be used as a sword to obtain affirmative relief but rather only as a defensive shield.                                                                                                    

Indeed, in the specific context of a zoning dispute, a Florida appeals court refused to  


                                                                                                                                 27  There, a property owner  

permit a similarly positioned property owner to invoke laches.                                                                                                              


sued the county seeking a declaration that the owner's building permit was valid after the  


county attempted to revoke the permit.28                                                The owner argued that the county was barred  


by laches from revoking the permit, where the county had initially granted the permit a  


decade earlier.29   The Florida court rejected this argument, reasoning that because laches  


is "a shield to an action," it had "no application to the case at bar where [the owner was]  


seeking to use it as a sword" to compel the county to grant a permit.30  


                             For similar reasons, laches is not available to the Corkerys.  The Corkerys  


are plaintiffs in this action and are attempting to use laches to compel the Municipality  


to grant them a variance (or issue them an occupancy permit without a variance).  The  


Corkerys are not defendants in a zoning enforcement action, there is nothing in the  


record indicating that the Municipality has initiated such an action, and at oral argument  


the Municipality disclaimed any intention to do so in the future.  Our case law provides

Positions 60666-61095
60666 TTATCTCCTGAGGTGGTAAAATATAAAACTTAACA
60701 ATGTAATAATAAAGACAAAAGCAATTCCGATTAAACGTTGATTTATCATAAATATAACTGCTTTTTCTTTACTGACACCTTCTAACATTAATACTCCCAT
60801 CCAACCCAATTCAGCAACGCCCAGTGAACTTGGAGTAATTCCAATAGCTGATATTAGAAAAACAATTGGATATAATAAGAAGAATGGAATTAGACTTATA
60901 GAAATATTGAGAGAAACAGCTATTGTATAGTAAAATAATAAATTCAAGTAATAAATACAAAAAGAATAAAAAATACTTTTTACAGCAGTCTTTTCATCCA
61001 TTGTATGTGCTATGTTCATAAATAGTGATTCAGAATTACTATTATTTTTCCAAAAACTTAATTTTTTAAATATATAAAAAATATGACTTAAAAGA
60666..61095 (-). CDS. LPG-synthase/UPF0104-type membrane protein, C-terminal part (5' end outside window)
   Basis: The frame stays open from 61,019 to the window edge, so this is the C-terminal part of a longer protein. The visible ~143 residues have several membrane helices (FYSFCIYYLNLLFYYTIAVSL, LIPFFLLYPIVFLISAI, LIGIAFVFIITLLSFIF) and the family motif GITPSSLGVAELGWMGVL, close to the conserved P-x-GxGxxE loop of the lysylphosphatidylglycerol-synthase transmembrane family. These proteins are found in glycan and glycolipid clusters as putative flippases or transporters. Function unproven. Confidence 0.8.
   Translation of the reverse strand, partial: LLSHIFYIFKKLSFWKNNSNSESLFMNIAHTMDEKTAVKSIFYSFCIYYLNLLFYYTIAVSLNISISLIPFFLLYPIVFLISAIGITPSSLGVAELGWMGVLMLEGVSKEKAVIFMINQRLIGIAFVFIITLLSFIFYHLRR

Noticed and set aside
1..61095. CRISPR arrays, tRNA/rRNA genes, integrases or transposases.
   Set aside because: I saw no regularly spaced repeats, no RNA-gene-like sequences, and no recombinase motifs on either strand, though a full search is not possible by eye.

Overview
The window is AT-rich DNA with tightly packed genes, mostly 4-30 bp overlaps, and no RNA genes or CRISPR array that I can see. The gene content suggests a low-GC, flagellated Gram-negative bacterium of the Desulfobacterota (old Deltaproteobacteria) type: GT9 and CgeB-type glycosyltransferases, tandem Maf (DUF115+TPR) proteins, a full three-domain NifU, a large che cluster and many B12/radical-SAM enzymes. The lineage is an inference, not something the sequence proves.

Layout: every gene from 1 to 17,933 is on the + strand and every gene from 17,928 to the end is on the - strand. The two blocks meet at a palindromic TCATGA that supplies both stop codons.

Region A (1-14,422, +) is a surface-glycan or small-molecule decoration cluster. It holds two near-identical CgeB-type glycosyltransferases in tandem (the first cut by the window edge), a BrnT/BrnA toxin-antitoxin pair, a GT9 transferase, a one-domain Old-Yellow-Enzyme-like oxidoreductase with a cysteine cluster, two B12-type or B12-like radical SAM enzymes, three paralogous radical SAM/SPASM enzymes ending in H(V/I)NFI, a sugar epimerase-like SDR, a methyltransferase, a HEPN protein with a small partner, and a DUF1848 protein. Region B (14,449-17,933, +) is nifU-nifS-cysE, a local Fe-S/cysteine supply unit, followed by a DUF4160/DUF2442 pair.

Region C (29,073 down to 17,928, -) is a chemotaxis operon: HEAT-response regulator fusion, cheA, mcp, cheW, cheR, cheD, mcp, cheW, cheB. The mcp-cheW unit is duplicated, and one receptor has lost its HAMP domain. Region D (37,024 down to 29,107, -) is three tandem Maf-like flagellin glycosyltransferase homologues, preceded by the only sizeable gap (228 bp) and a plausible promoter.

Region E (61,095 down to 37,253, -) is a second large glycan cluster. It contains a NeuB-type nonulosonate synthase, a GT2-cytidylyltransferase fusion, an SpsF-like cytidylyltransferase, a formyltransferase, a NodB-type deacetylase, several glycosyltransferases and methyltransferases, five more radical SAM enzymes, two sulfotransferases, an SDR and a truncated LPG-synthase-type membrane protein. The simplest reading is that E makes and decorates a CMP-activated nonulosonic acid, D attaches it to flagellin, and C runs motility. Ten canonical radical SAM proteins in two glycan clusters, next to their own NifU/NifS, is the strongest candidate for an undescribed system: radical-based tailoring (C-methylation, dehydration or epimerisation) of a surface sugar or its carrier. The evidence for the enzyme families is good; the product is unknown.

no basis for allowing the Corkerys, the plaintiffs in this suit, to invoke the defense of  


              26            See, e.g.         ,  E.D. Sys. Corp. v. Sw. Bell Tel. Co.                                      , 674 F.2d 453, 461 (5th Cir.                        

 1982);  Halcon Int'l, Inc. v. Monsanto Austl. Ltd.                                                       , 446 F.2d 156, 159 (7th Cir. 1971);                            

 United States v. Portrait of Wally                                       , 663 F. Supp. 2d 232, 265 n.24 (S.D.N.Y. 2009);                                                

LaPrade v. Rosinsky                         , 882 A.2d 192, 198 (D.C. 2005).                          

              27             Corona Props. of Fla., Inc. v. Monroe Cty., 485 So. 2d 1314 (Fla. Dist.  


App. 1986).  


              28            Id. at 1316.  


              29            Id. at 1315-16.  


              30            Id. at 1318.  


                                                                                        -13-                                                                                 7292

----------------------- Page 14-----------------------

laches to compel the Municipality to grant a variance, when the Municipality has not and